Photo: Nakia Wallace, center, leading a march in Detroit in June after the police murder of George Floyd in Minneapolis. Credit: Sarah Williams
Detroit Will Breathe leader Nakia Wallace was placed in a chokehold by a Detroit police officer as she and seven others were arrested during a protest on Detroit’s northwest side Friday. All have since been released.
Members of the anti-police brutality group and other Black Lives Matter demonstrators convened at Six Mile and San Juan Drive after officers fatally shot Hakim Littleton, 20. The shooting occurred when officers arrested another man in connection with a July 5 shooting, on an outstanding warrant for drug distribution. Littleton fired four shots at officers as they were arresting the other individual, Police Chief James Craig said.
Police were dressed in riot gear as they engaged the protesters Friday. Craig said protesters were throwing projectiles at the police, who then used tear gas to subdue the crowd.
According to a press release from Detroit Will Breathe, DPD officers used batons during the clash and protesters sustained injuries including lacerations, broken bones, bruised ribs and tear gas burns. A DPD spokeswoman told the Detroit Free Press two officers were injured Friday.
Wallace told Detour that she was arrested and placed in the chokehold after screaming at a DPD officer who she said was pinning down another protester with his knee.
“I kept screaming to get their knee off his neck, that they’re going to kill him,” she said. “They eventually got off him. The cop pushed me and said, ‘leave’, and I said, ‘I live here, I live here.’ And they arrested me, they placed me on the ground, and I was in a chokehold.”
Chokeholds violate DPD guidelines on use of force. They have been banned unless deadly force is deemed necessary since 1996. DPD said on Sunday that Craig had launched an internal investigation into the incident but had not yet determined whether officers violated use of force policies.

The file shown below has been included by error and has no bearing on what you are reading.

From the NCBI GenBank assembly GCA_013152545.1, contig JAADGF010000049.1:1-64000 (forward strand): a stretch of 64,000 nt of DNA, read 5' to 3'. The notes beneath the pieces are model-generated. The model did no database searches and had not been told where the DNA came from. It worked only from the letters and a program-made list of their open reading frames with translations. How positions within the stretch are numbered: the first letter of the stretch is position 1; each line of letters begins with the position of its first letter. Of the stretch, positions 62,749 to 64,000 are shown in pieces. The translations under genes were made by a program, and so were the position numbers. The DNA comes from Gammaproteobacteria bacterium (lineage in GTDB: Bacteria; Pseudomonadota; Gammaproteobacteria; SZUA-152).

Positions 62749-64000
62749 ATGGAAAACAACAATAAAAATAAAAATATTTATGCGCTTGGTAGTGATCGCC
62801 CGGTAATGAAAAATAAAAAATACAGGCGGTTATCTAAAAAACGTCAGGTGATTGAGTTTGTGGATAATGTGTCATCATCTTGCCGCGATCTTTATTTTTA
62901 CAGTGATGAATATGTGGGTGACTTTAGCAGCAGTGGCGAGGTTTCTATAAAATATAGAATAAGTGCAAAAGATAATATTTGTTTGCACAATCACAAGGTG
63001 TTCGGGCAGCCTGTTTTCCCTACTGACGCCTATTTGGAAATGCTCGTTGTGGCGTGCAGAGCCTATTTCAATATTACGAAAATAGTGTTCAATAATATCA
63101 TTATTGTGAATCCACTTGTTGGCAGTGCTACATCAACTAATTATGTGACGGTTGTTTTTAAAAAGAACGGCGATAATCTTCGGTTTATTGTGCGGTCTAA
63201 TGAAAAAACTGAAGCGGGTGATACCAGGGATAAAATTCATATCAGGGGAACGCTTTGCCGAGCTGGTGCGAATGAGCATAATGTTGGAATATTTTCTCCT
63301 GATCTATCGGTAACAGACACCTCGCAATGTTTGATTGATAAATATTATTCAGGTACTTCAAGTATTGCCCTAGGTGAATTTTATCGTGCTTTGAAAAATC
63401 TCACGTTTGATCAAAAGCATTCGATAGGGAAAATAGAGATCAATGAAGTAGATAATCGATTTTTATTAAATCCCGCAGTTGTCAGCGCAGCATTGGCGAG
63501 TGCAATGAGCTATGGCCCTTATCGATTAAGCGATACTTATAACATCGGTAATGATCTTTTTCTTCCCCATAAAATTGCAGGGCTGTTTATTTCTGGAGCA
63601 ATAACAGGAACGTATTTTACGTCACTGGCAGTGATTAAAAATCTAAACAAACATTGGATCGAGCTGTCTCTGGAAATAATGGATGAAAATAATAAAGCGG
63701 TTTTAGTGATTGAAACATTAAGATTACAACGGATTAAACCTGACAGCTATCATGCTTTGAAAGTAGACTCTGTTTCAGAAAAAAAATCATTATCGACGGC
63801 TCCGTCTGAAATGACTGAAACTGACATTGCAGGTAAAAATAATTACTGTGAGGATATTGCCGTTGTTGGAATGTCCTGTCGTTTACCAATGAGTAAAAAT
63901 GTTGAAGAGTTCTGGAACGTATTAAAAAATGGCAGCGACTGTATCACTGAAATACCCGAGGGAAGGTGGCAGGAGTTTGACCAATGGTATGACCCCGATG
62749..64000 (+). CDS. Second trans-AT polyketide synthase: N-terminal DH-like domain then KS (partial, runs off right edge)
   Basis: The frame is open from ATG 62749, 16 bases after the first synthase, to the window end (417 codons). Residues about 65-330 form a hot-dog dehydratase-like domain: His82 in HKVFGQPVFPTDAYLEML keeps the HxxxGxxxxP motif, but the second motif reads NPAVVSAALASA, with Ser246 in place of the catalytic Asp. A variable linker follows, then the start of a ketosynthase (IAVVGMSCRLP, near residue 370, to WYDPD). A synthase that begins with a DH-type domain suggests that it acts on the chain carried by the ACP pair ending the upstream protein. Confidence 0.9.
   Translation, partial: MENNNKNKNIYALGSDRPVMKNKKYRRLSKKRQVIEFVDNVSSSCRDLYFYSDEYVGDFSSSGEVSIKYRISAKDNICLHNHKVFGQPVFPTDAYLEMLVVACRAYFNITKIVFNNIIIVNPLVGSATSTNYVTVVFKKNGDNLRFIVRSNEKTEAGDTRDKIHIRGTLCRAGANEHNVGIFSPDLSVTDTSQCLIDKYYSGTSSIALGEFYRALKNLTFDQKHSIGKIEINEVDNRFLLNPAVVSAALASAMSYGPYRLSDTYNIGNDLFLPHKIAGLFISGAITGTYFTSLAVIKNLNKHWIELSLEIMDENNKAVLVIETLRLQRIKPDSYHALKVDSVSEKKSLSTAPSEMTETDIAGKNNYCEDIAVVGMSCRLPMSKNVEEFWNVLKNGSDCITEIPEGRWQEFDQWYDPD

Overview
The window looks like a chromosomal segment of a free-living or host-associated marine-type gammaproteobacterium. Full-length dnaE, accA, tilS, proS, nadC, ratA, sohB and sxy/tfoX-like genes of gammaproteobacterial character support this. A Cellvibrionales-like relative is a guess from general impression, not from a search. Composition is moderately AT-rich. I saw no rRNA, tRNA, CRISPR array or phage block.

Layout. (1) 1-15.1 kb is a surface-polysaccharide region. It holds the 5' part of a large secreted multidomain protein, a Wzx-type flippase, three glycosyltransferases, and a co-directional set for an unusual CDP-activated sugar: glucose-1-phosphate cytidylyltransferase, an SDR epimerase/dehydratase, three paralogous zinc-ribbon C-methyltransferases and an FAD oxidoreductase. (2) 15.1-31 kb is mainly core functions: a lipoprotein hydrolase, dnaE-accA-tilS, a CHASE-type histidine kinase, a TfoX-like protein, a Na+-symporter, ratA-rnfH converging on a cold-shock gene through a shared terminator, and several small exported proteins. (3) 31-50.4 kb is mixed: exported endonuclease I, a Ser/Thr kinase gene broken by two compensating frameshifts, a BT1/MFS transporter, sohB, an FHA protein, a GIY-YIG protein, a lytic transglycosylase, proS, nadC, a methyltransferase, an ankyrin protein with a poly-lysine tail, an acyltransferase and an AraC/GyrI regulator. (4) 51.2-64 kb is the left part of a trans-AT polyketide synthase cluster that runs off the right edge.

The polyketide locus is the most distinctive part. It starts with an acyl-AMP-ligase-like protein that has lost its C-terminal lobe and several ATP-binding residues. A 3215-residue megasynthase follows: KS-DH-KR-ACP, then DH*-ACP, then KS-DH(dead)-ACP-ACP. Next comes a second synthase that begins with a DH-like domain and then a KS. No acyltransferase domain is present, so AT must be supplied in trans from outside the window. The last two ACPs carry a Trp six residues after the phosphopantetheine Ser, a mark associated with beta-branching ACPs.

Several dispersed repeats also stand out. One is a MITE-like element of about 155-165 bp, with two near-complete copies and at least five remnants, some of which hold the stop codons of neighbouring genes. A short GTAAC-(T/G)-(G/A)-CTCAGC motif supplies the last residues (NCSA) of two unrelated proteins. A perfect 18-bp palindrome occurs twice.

Craig said the shooting was justified and praised the officer who charged Littleton, calling him a “hero” and adding, “he showed tremendous courage trying to apprehend an armed suspect. It’s simply a miracle he’s alive.” The officers involved in the shooting have been placed on administrative leave.
Wallace was charged with disorderly conduct, a misdemeanor. She was released by Saturday morning, along with most protesters who were detained.
However, Meeko Williams was detained until Sunday evening, after police alleged he threw a water bottle at them. The Wayne County Prosecutor’s office declined to charge Williams due to lack of evidence, but police said they would refile the warrant.
Williams’ attorney William P. Hackett told Detour that Williams had been deprived of access to counsel all weekend and should have been released as soon as the prosecutor declined to file charges (though he was not certain exactly when that decision was made). Hackett was able to file a writ of habeas corpus to secure Williams’ release late Sunday. A writ of habeas corpus forces the court to show a valid reason for a defendant’s detention.
Williams reported for his scheduled arraignment Tuesday and was informed that no charges had been authorized. He was then released.
Hackett told Detour that Williams was “swarmed by police,” according to a video he viewed of Friday’s protests, and his client did not have the opportunity to assault officers as alleged. “He was taken down and he had cops kneeling on him,” said Hackett. “So I don’t know how he could assault anybody. He wasn’t given an opportunity.”
‘Different solutions’ to conflict needed
Wallace told Detour she would like to know more about DPD’s strategies for de-escalating conflict in situations such as the one in which Littleton was killed. She and other protesters have suggested that no matter Littleton’s actions, DPD resorts to force — in this case deadly force — too often.
“I would be curious to know what the police’s plan was for an arrest and what their plans are in those different situations,” she told Detour. “Because all too often we see too much brutality and force on the part of police and that just leads to the death of people, too many times.”
She added that she sees DPD as “super-militarized.”
“They’ve got a lot of toys that lead to the death of people,” she said. “They utilize chokeholds, they utilize batons and force for no reason. It’s time for them to be defunded and demilitarized. They’ve got to come up with different solutions to conflicts. And certainly, giving them $370 million dollars a year hasn’t resulted in that.”
UPDATE July 14: This story was updated to reflect that Meeko Williams reported for arraignment Tuesday morning and was informed that no charges had been authorized. He was released with no charges.